It is, in its way, a very simple story. One I finish every time with a happy smile.

And a sigh because it’s over, wishing for a bit more Derek.

You might say I had to start writing books in the first place because I wanted more Derek.

[*I am impatient because I’ve personally not only read but studied at a graduate level a very broad spectrum of literary classics in four major languages. A colleague here has an international reputation for her work with neuroscience and story, so I’ve gleaned a thing or two from those “neuroscience and the humanities” talks, and I would love to see an MRI throwdown on reading Hemingway versus, say, Laura Kinsale. Without in the least trying to dismiss Hemingway’s quality, my bet for brain activity is on Laura Kinsale. This is not me being flippantly, knee-jerk defensive of romance. Brain activity seems to be based on factors such as reader engagement with/enjoyment of the story as well as coming across new ways of evoking things—an unexpected turn of phrase that captures an emotional reaction or makes us think, for example. So imagining the MRI match-up between Old Man and the Sea and For My Lady’s Heart makes me grin every time.]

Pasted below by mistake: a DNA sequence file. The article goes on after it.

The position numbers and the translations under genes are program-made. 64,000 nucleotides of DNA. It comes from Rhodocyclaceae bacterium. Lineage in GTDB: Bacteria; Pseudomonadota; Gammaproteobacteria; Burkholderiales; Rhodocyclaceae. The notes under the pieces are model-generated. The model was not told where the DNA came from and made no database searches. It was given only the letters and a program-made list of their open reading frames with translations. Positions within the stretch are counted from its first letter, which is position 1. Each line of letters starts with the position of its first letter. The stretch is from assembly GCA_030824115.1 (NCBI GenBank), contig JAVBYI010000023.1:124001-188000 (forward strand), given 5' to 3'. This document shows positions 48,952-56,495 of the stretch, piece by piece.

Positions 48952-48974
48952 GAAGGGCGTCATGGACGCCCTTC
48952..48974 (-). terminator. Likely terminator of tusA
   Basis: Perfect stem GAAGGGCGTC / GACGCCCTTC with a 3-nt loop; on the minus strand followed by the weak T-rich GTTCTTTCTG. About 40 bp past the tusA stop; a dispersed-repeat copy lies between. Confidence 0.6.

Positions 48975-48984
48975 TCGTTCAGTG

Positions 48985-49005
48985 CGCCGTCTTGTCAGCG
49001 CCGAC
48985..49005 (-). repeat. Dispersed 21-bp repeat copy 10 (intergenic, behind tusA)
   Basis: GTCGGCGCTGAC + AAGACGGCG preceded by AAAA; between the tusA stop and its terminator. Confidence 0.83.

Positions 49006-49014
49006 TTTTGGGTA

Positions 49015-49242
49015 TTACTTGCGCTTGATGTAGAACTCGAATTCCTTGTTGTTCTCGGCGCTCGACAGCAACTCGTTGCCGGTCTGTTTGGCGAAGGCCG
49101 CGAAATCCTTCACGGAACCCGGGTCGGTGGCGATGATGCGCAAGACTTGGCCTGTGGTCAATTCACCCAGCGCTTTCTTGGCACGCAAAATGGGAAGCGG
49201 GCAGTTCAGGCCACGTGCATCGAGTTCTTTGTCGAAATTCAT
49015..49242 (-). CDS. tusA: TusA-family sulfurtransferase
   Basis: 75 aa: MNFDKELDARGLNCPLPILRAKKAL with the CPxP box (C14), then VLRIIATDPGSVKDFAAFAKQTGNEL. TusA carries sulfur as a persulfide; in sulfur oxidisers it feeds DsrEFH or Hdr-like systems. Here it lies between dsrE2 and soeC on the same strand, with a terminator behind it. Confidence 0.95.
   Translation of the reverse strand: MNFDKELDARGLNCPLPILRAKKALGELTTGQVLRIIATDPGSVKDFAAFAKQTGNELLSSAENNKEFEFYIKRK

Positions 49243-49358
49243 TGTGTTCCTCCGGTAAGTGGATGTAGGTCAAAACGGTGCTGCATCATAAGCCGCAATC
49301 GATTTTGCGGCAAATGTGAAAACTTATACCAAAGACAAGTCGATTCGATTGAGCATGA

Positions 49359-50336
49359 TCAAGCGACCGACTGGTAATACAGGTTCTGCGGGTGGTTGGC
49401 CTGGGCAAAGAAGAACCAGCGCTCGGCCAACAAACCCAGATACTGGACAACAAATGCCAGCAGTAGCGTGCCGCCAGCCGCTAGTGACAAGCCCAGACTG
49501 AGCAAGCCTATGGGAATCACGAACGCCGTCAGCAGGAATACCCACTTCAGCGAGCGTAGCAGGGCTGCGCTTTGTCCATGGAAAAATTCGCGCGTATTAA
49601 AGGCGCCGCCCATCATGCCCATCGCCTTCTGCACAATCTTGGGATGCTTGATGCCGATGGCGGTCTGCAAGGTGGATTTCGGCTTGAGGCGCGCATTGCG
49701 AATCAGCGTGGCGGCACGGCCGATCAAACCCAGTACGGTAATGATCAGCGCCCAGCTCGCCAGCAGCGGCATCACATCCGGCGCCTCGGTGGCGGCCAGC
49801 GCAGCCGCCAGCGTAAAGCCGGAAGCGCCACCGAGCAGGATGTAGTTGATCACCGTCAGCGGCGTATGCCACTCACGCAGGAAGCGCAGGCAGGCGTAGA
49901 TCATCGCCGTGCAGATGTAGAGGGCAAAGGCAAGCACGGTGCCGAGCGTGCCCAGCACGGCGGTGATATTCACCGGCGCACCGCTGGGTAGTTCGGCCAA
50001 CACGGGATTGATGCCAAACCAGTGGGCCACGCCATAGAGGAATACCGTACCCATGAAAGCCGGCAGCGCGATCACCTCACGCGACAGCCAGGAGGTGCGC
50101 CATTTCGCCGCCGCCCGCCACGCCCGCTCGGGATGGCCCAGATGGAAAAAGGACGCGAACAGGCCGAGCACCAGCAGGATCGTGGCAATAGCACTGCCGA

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 Laura Florand compilation

Laura Florand 
is the award-winning author of the Amour et Chocolat series (The Chocolate Thief, The Chocolate Kiss…), where sexy Parisian chocolatiers woo the women they love with what they love best – romance you can taste. Her books have been translated into seven languages, received the RT Seal of Excellence and starred reviews from Publishers Weekly, and been recommended by USA Today, NPR, The Wall Street Journal, and Dear Author, among others, and twice been selected as Sizzling Book Club Picks by Smart B*, Trashy Books. They’ve even been selected for the infamous (legendary? notorious?) DABWAHA! She was born in Georgia, but the travel bug bit her early. After a Fulbright year in Tahiti, a semester in Spain, and backpacking everywhere from New Zealand to Greece, she ended up living in Paris, where she met and married her own handsome Frenchman, a story told in her first book Blame It on Paris.  Now a lecturer at Duke University, she is very dedicated to her research into French chocolate. For a glimpse behind the scenes of some of that research as well as recommendations for US chocolate, make sure to check out her website: